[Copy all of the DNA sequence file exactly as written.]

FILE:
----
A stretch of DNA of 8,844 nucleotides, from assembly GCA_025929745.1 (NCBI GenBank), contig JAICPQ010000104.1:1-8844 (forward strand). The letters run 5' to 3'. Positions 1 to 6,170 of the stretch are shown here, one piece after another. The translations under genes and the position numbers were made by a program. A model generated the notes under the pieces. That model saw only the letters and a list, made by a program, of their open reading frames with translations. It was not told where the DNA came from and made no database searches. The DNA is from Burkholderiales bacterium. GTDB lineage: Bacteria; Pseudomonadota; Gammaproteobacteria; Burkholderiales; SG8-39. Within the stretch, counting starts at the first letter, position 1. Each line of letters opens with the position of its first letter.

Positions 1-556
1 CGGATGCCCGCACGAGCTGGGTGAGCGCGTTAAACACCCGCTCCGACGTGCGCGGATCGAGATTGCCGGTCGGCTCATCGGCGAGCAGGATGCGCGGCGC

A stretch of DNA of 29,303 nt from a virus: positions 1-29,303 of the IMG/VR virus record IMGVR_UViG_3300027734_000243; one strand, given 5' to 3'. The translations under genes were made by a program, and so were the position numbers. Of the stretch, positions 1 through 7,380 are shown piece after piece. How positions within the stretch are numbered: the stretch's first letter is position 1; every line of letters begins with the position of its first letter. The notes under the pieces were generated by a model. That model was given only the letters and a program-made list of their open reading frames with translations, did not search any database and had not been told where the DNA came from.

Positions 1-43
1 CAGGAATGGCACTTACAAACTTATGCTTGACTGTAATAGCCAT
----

A stretch of DNA of 8,844 nucleotides, from assembly GCA_025929745.1 (NCBI GenBank), contig JAICPQ010000104.1:1-8844 (forward strand). The letters run 5' to 3'. Positions 1 to 6,170 of the stretch are shown here, one piece after another. The translations under genes and the position numbers were made by a program. A model generated the notes under the pieces. That model saw only the letters and a list, made by a program, of their open reading frames with translations. It was not told where the DNA came from and made no database searches. The DNA is from Burkholderiales bacterium. GTDB lineage: Bacteria; Pseudomonadota; Gammaproteobacteria; Burkholderiales; SG8-39. Within the stretch, counting starts at the first letter, position 1. Each line of letters opens with the position of its first letter.

Positions 1-556
1 CGGATGCCCGCACGAGCTGGGTGAGCGCGTTAAACACCCGCTCCGACGTGCGCGGATCGAGATTGCCGGTCGGCTCATCGGCGAGCAGGATGCGCGGCGC

A stretch of DNA of 29,303 nt from a virus: positions 1-29,303 of the IMG/VR virus record IMGVR_UViG_3300027734_000243; one strand, given 5' to 3'. The translations under genes were made by a program, and so were the position numbers. Of the stretch, positions 1 through 7,380 are shown piece after piece. How positions within the stretch are numbered: the stretch's first letter is position 1; every line of letters begins with the position of its first letter. The notes under the pieces were generated by a model. That model was given only the letters and a program-made list of their open reading frames with translations, did not search any database and had not been told where the DNA came from.

Positions 1-43
1 CAGGAATGGCACTTACAAACTTATGCTTGACTGTAATAGCCAT